Flash back to the fall of 2016, when Robert Heggie was tasked with a Herculean feat. In a matter of three days, Heggie lead his turf team into overdrive mode: converting the turf used on BMO Field from hosting the Grey Cup (Canada’s equivalent of the Super Bowl) to top turf conditions for an unanticipated Toronto Football Club (TFC) playoff game. Not only did they have to make sure the sod was repaired due to traffic and compaction, they had to ensure the paint lines from the football game could not be seen during the soccer game. This led to lengthy paint trials. According to Heggie, this was one of his biggest hurdles to overcome in the quick turf turnaround.

As if this rapid conversion wasn’t enough, imagine constructing an outdoor hockey rink on your field to host the NHL’s annual Winter Classic; then tearing it all down and resodding the entire field in the middle of Canada’s coldest season to make sure the turf was ready to host Toronto FC in its MLS home opener. That’s exactly the scenario that Heggie faced in early 2017.

Sodding in the middle of winter certainly posed its share of challenges. “It was ambitious,” Heggie admits. “Maple Leaf Sports and Entertainment came to me and said, ‘We’re going to have a hockey game January 1 and TFC has its season opener planned for the end of March.’”

The sod was ripped out right after the game, on January 2. To solve the issue of tight timelines, the veteran groundskeeper relied on an inflatable grow cover and supplemental lighting to keep the turfgrass happy and healthy, despite the subzero temperatures outside. He’s also lucky to have one of the most sophisticated SubAir systems installed (at both facilities) and a budget that allows him to use some of the higher-end fertilizers (Floratine).

“I controlled most of the growing conditions of the plant, so it didn’t matter what time of the year it was…it was a complete microclimate,” he explains. “We kept the sod in a greenhouse until we were ready to harvest it.”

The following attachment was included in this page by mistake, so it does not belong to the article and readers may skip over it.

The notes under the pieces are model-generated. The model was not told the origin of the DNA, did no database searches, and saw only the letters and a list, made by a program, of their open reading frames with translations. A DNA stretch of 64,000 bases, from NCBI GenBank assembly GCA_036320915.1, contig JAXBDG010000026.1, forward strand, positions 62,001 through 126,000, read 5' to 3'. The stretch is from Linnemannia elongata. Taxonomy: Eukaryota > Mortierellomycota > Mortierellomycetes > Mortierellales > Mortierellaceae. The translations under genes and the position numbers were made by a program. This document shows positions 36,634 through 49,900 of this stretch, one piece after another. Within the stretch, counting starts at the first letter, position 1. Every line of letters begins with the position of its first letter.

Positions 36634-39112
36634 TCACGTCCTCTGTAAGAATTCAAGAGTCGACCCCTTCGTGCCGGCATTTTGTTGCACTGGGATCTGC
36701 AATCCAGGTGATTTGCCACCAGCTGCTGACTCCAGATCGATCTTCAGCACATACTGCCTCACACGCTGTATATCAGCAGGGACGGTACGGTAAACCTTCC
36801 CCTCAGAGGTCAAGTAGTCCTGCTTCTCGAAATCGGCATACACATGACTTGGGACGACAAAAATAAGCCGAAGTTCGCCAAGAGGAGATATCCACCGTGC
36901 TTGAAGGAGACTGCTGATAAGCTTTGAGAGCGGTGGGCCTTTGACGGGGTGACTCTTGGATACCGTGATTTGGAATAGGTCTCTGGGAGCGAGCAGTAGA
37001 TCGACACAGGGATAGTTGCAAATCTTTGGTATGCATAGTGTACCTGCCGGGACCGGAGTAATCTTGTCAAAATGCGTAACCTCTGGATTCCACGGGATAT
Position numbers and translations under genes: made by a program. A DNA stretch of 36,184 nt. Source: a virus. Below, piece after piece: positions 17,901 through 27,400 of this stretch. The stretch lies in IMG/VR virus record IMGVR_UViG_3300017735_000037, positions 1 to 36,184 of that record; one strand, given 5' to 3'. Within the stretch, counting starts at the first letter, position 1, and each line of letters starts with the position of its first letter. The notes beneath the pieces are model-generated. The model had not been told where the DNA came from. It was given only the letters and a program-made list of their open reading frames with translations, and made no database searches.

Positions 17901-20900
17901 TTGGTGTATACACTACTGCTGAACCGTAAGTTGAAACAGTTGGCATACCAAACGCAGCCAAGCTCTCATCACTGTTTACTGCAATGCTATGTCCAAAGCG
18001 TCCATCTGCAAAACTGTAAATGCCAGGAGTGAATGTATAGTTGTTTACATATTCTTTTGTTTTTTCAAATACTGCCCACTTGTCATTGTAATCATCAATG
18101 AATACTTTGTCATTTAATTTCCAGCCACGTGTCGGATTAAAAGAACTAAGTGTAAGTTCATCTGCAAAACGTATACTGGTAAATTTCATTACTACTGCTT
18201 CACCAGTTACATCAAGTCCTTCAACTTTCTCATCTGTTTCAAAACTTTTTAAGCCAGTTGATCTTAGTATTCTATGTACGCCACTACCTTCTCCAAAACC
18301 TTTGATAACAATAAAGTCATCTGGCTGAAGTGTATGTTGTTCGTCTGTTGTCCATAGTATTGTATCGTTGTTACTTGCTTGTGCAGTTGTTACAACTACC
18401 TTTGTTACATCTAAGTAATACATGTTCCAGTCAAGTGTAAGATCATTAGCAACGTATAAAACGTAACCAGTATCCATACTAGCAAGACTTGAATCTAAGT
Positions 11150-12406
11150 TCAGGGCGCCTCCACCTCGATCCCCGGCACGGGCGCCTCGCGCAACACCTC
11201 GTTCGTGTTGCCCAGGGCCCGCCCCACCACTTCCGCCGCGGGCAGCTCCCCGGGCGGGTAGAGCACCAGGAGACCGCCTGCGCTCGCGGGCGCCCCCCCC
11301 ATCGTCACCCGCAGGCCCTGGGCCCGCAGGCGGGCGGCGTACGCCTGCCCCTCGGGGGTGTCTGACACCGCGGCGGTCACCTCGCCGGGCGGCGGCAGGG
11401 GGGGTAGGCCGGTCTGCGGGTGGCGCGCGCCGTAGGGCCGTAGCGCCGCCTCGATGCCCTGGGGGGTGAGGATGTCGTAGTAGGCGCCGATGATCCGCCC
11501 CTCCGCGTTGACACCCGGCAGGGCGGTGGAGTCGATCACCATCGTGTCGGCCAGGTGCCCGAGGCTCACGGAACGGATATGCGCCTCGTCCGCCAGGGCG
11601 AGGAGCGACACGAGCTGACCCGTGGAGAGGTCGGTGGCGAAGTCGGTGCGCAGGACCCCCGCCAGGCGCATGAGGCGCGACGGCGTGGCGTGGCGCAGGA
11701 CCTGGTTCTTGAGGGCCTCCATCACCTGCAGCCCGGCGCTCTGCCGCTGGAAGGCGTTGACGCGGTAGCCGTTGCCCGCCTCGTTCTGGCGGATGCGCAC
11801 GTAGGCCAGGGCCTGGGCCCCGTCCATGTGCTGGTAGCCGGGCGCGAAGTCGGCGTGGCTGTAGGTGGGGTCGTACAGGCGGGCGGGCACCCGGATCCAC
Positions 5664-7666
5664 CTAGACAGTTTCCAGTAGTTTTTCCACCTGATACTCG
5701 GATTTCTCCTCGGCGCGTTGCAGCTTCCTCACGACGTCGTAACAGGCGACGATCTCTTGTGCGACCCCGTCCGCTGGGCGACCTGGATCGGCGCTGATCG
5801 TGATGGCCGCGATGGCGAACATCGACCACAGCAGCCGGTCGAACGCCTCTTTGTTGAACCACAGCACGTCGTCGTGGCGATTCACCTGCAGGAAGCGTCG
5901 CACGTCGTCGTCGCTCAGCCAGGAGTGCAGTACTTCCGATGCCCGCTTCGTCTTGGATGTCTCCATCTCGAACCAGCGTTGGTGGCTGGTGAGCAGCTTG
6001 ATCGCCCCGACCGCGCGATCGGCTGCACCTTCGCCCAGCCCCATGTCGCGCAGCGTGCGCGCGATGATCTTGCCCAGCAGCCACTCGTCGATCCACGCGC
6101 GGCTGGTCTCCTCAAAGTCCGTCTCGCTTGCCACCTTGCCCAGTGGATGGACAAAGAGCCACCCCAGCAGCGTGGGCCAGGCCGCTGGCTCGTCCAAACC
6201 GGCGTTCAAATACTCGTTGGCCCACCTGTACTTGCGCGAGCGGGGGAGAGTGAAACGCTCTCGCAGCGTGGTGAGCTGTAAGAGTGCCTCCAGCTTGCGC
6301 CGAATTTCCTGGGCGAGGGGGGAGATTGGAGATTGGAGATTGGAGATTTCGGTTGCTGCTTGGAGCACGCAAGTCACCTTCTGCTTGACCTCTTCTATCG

“I say that I may have an unlimited budget, but this comes with a certain level of expectation,” Heggie concludes. “Not one blade of grass can be out of place … the expectations are that it’s always perfect.”

Team effort

Like most head sports turf managers, Heggie says without his crew, which includes one head assistant and two second assistants, a couple of interns and six other employees, keeping the grass growing and up to the professional athletes’ and MLSE’s high standards would be impossible.

“I wouldn’t have the job if I didn’t have my crew,” he says. “Six of my 10 guys went to the University of Guelph for turfgrass management. They understand that growing grass is not a 9-to-5 job; it’s a lifestyle … a blood contract! Some weeks are 40 hours and some weeks are 75, but you do it because you love it.

“No one person knows everything,” he adds. “That’s what makes us successful. Each member of the team brings a whole lot of knowledge to the table along with a whole lot of grit. I love to show people what amazing things grass can do if you want to invest in it.”

Heggie is lucky that his employer sees the value and importance of investing in the turf. “They are not afraid to do it right, as long as they are seeing the return,” he explains.

These days, the turf leader can breathe a little easier; he only has two MLSE franchises to worry about with no additional special events planned on the horizon. Still, he doesn’t see getting much rest or downtime anytime soon. He jokes that he sees his turf team more than his family. But, he keeps on keeping on all for the sake of his passion for the business and for growing the highest quality turfgrass for the athletes of today – and tomorrow – to enjoy.